Kyobutungi agrees, noting that donor-funded agencies like Gavi and the Global Fund tend to engender laziness among lower-income governments and an abrogation of responsibility. “We can’t treat our malaria; somebody will bring the treatments. We cannot afford bed nets; someone will step in and provide funds for that. But then you see the behaviour of governments in other ways with huge budgets on wars, money being stolen every day, huge cars and huge salaries, bloated cabinets, bloated Parliaments. While I agree that African countries are poor, our governments have their priorities upside down. Therefore, I agree that it is an unhealthy relationship between development partners and African governments.”
COVAX origin story
Gavi statistics show that one-third of all government donor commitments over the last 23 years (about USD 12 billion) went to finance COVAX, the platform that aimed to ensure that COVID19 vaccines would be available to developing countries.
In an interview with Amanda Glassman at the Center for Global Development in Washington earlier this month, marking the end of his tenure as Gavi CEO, Seth Berkley repeated the story, often told, of how he and Richard Hatchett, CEO of the Coalition for Epidemic Preparedness Innovations (CEPI), came up with the idea for COVAX.
“It actually started at Davos” in January 2020, Berkley told Glassman. “Richard Hatchett and I sat down and said: ‘if this is the big one … what do we need to do?’ That is where COVAX had its origins.”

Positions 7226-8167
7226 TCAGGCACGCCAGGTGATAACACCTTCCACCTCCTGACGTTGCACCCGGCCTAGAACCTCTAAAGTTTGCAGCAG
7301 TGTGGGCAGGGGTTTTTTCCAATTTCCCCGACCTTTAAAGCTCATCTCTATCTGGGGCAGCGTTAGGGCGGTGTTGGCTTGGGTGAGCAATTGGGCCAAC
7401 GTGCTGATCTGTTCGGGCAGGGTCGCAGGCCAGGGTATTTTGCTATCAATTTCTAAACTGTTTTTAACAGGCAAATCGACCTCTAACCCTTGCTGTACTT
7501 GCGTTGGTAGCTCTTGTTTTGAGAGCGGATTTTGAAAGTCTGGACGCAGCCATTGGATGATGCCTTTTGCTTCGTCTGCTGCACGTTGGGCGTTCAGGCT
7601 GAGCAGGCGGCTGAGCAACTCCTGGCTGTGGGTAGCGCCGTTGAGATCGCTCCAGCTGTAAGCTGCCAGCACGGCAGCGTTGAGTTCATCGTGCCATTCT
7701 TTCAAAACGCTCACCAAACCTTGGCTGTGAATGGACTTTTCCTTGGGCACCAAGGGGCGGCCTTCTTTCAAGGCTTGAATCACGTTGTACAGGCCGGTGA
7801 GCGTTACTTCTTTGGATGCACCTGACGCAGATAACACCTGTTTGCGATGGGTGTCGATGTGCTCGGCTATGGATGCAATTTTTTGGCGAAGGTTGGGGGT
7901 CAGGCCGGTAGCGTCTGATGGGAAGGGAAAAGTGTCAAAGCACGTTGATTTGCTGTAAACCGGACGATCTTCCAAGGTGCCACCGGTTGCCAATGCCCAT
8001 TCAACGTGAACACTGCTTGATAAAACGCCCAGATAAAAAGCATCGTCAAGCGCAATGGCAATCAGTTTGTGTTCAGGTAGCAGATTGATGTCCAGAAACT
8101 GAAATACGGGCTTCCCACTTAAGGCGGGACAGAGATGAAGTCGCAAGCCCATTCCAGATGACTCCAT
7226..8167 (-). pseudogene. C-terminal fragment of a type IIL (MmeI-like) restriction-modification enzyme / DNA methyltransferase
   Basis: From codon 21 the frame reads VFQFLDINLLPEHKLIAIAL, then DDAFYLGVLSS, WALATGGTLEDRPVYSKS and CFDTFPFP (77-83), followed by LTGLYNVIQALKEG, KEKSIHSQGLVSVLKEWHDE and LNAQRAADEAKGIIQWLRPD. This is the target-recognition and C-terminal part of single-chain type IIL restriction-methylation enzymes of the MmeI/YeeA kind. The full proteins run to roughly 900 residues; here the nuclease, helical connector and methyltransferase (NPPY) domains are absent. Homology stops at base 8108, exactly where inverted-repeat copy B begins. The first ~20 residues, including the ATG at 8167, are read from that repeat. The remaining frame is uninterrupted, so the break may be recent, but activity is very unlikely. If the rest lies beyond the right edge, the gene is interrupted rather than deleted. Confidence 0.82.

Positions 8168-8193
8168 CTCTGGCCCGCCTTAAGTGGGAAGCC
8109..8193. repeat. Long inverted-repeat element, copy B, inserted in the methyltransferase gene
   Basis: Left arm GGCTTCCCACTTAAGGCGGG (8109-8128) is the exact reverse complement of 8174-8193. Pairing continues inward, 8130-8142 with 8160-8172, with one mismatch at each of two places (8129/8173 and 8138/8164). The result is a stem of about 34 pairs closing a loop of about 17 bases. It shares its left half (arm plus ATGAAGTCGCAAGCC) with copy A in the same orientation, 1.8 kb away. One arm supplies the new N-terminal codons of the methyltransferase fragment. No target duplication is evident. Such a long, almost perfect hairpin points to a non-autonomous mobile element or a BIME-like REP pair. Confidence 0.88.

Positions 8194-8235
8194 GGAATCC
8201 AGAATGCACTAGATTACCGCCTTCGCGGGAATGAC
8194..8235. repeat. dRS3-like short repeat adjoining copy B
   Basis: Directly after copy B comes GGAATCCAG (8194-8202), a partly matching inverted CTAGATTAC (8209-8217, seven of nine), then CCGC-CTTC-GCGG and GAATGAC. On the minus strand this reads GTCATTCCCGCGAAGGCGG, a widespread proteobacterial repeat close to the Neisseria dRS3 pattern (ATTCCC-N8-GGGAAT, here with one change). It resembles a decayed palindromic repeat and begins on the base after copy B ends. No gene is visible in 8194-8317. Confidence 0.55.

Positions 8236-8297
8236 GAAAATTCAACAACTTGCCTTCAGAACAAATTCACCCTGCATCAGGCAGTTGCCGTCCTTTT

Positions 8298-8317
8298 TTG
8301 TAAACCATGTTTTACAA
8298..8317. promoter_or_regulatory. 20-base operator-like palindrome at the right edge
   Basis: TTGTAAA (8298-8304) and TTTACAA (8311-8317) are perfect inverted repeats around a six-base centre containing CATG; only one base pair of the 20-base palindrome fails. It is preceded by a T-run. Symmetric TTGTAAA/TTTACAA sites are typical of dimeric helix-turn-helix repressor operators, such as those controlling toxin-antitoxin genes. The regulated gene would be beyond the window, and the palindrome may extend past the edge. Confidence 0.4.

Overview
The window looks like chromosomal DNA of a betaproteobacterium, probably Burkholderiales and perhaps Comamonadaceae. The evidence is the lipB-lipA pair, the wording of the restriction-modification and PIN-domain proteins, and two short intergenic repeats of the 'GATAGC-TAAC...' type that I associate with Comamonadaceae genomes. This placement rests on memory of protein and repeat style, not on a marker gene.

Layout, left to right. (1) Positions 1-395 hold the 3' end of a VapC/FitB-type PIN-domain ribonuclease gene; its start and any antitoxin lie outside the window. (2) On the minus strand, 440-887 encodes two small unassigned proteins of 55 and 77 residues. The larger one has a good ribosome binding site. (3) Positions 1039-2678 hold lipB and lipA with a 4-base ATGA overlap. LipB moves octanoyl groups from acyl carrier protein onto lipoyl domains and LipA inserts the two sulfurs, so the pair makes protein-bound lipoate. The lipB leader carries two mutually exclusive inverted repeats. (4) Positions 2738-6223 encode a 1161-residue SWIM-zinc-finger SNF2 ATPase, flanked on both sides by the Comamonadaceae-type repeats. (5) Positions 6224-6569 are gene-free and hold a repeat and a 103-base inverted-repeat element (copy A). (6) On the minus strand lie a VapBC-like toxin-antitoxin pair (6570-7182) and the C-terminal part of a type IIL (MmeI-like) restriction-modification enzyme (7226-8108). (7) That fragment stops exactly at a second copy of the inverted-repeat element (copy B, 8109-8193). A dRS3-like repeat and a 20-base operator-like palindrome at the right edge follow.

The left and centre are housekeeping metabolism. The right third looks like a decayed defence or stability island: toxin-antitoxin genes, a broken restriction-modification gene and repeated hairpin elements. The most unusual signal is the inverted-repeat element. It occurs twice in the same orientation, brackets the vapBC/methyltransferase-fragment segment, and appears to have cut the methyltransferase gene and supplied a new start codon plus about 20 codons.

This origin story does not sit well with Catherine Kyobutungi. “From where I sit, as a decolonize global health advocate, the process of conceptualization was the main problem with COVAX,” she says.
Though COVAX eventually delivered some 1.9 billion to nearly 150 countries, the objective of equitable access was scuttled early on by high-income country hoarding, a lack of upfront funds, and export bans. Two years into the pandemic, 80 per cent of doses had gone to G20 countries, while low-income countries, most of them in Africa, had still only received 0.6 per cent of vaccines, according to the World Health Organisation.
“Good intentions are not enough,” Kyobutungi says. “Come on! Two men cannot sit in Davos and think that they are going to create a solution that is going to save more than 1 billion people in the world. And then think that is okay. Not being aware of how wrong that is, is problematic. It takes away everybody else’s agency. It takes away everybody else’s power and dignity. It puts so much power in the heads and hands of two men.”
Adeyi has a similar reaction. There is “something fundamentally wrong” with having a small group of people from high-income countries dictating to the rest of the world, he says. “This is not the 19th century … Never again shall we have a situation where a couple of people meet in a cafeteria and decide how the rest of the world should be run. I think that was an egregious example of all that is bad in global health.”
Reviving an old debate: Gavi and health system strengthening
A key dilemma, debated since Gavi was established, is the tension between Gavi’s narrow focus on vaccines and general support for all aspects of the health system.